An agreement between lawyers for the government and Cohen attorney Danya Perry lifting the media ban that had prevented Cohen from speaking publicly awaited a signature by a federal judge.
Cohen is completing the last two years of a three-year prison sentence at home after pleading guilty to campaign finance charges and lying to Congress.
He was released from prison in May amid coronavirus fears in U.S. prisons, only to be returned earlier this month after making it known that he planned to publish a book critical of the president. He said in court papers that the book titled “Disloyal: The True Story of Michael Cohen, Former Personal Attorney to President Donald J. Trump” would be published before the November election.
Cohen, 53, had sued federal prison officials and U.S. Attorney General William Barr, saying he was ordered back to prison because of the book. U.S. Judge Alvin K. Hellerstein last week ordered him released, saying the government’s action was retaliatory and a violation of his First Amendment rights.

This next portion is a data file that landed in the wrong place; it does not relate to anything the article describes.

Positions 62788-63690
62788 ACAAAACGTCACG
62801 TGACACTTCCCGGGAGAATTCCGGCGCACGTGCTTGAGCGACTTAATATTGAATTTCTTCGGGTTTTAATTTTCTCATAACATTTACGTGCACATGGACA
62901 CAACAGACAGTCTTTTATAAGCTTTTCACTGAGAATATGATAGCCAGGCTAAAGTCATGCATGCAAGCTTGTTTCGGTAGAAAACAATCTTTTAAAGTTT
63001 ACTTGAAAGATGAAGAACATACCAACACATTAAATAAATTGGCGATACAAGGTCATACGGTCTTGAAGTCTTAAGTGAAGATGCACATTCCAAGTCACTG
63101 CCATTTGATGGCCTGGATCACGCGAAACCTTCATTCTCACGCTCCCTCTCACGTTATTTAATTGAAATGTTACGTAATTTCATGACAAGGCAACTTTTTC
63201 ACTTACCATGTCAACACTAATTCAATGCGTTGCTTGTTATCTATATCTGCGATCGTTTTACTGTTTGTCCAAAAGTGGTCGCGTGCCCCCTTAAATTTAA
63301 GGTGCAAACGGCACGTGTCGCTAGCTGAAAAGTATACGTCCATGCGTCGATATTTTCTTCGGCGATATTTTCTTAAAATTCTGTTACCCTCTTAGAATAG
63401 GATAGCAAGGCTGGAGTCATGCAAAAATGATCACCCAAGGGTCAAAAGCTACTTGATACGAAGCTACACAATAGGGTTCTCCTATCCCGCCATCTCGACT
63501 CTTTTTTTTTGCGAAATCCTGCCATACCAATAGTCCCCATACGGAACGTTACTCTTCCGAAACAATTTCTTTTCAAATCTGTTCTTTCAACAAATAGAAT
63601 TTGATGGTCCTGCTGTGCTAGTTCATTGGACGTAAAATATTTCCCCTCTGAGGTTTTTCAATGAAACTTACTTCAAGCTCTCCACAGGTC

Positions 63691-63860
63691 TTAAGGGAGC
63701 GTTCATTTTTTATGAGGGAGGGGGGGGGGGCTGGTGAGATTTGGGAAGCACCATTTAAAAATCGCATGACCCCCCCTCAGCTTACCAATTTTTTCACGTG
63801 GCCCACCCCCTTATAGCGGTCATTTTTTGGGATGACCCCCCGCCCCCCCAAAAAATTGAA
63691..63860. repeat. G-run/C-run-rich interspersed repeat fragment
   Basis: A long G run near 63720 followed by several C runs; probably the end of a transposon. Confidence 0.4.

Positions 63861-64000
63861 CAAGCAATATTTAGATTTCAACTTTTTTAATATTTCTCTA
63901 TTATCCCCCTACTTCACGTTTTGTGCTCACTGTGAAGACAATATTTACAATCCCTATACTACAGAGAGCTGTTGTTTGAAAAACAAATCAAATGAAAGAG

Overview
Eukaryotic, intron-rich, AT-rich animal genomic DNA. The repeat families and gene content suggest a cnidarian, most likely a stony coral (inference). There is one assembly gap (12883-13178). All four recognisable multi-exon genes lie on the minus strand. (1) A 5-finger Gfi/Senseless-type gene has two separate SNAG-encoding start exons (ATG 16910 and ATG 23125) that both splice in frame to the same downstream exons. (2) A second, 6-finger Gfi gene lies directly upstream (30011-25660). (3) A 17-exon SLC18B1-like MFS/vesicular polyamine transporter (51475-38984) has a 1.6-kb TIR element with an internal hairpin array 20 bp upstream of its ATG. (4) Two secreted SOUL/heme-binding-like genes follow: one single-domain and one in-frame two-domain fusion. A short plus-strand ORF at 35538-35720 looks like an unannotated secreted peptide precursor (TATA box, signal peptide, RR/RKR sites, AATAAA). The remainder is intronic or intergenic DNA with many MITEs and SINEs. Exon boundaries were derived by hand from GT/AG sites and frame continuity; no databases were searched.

Probation authorities had told Hellerstein in court documents that Cohen was sent back to prison because he refused to sign a form banning him from publishing the book or communicating with the media or public.
The Bureau of Prisons has said any assertion that the reimprisonment of Cohen “was a retaliatory action is patently false.”
He was released to home confinement on Friday after being held behind bars since July 9.
Cohen's book is anticipated in part for what it might divulge about the circumstances that led him to plead guilty to campaign finance charges and blame Trump for directing him to commit the crimes.
The charges stemmed from his efforts to arrange payouts during the 2016 presidential race to keep the porn actress Stormy Daniels and model Karen McDougal from making public claims of extramarital affairs with Trump. Trump has denied the affairs.
In a written declaration, Cohen said his book “will provide graphic and unflattering details about the President’s behavior behind closed doors.”